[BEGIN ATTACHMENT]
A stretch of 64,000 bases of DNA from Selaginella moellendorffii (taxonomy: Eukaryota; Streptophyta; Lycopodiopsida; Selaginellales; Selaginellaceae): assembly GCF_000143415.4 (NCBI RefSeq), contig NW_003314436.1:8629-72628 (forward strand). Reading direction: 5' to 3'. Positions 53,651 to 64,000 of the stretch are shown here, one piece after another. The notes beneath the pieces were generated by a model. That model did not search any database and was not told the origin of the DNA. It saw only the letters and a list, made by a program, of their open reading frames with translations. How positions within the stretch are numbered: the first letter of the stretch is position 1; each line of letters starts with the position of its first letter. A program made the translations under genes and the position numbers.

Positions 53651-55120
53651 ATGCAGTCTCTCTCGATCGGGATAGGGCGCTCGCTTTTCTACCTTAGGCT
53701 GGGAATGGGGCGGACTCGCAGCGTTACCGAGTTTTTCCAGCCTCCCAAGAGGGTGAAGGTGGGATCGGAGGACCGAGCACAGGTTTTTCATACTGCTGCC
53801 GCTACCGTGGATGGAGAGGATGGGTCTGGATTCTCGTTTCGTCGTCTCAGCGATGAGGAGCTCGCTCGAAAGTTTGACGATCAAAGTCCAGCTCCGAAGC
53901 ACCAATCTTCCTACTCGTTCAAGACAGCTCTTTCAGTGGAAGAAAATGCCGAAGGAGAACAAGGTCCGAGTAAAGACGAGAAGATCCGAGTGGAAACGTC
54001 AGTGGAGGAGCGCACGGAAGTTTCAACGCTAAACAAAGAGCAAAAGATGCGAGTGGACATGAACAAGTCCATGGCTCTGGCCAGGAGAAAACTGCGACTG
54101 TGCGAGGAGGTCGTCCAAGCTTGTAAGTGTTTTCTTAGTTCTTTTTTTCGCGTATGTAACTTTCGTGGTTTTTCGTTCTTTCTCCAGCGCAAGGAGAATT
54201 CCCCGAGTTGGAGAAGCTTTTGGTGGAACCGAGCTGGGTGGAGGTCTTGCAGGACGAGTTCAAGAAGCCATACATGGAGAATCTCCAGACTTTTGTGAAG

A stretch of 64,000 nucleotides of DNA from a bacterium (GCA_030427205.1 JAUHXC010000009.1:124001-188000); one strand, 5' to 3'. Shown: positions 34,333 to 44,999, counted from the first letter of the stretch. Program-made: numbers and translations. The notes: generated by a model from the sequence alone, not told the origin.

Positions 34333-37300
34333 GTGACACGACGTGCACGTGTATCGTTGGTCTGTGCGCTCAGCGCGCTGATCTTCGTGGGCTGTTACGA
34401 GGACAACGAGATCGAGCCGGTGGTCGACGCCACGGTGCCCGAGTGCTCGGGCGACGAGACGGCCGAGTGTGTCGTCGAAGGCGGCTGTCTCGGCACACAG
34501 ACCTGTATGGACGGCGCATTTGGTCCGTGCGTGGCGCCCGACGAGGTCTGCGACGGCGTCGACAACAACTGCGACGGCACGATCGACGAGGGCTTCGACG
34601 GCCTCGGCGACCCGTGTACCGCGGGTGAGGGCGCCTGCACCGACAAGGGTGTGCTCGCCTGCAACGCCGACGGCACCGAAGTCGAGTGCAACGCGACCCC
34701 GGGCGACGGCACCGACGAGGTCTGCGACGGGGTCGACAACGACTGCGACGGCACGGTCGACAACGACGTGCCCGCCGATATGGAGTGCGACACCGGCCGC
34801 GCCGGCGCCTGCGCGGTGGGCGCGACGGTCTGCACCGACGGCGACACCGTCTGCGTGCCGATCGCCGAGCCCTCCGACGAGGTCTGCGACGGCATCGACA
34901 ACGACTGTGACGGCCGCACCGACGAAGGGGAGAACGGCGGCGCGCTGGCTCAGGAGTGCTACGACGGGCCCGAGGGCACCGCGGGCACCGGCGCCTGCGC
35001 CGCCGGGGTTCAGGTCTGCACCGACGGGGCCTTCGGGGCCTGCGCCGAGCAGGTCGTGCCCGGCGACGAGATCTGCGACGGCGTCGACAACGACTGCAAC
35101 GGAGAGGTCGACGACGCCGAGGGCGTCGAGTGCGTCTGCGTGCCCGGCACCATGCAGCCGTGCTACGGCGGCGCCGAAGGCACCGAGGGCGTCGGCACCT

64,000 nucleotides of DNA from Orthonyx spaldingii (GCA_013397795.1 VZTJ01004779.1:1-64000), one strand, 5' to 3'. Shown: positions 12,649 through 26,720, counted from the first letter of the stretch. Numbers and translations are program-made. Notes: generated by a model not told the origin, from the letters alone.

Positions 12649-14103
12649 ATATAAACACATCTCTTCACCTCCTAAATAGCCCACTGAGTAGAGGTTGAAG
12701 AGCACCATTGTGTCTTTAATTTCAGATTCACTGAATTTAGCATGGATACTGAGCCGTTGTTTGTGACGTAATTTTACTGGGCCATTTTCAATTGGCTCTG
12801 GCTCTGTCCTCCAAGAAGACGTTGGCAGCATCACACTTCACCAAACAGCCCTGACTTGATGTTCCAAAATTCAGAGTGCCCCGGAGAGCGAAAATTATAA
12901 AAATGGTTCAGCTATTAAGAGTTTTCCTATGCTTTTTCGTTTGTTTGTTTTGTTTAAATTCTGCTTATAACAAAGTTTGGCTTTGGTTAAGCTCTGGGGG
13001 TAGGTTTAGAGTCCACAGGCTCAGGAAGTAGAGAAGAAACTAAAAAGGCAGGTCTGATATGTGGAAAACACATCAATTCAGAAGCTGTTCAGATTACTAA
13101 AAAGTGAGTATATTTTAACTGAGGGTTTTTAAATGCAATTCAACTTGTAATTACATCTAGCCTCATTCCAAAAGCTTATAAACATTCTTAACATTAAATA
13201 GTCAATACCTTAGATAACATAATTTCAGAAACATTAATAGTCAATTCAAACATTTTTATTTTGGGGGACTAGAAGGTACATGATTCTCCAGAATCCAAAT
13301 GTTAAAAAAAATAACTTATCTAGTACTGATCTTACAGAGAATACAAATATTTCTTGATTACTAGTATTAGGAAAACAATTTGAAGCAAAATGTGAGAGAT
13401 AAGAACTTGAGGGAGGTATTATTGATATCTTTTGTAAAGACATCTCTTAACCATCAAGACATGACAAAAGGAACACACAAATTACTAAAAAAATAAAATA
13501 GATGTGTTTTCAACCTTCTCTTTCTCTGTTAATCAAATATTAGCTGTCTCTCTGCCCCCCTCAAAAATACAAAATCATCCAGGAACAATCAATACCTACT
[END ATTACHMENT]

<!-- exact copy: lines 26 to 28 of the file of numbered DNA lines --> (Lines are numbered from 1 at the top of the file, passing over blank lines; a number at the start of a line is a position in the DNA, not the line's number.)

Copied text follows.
12901 AAATGGTTCAGCTATTAAGAGTTTTCCTATGCTTTTTCGTTTGTTTGTTTTGTTTAAATTCTGCTTATAACAAAGTTTGGCTTTGGTTAAGCTCTGGGGG
13001 TAGGTTTAGAGTCCACAGGCTCAGGAAGTAGAGAAGAAACTAAAAAGGCAGGTCTGATATGTGGAAAACACATCAATTCAGAAGCTGTTCAGATTACTAA
13101 AAAGTGAGTATATTTTAACTGAGGGTTTTTAAATGCAATTCAACTTGTAATTACATCTAGCCTCATTCCAAAAGCTTATAAACATTCTTAACATTAAATA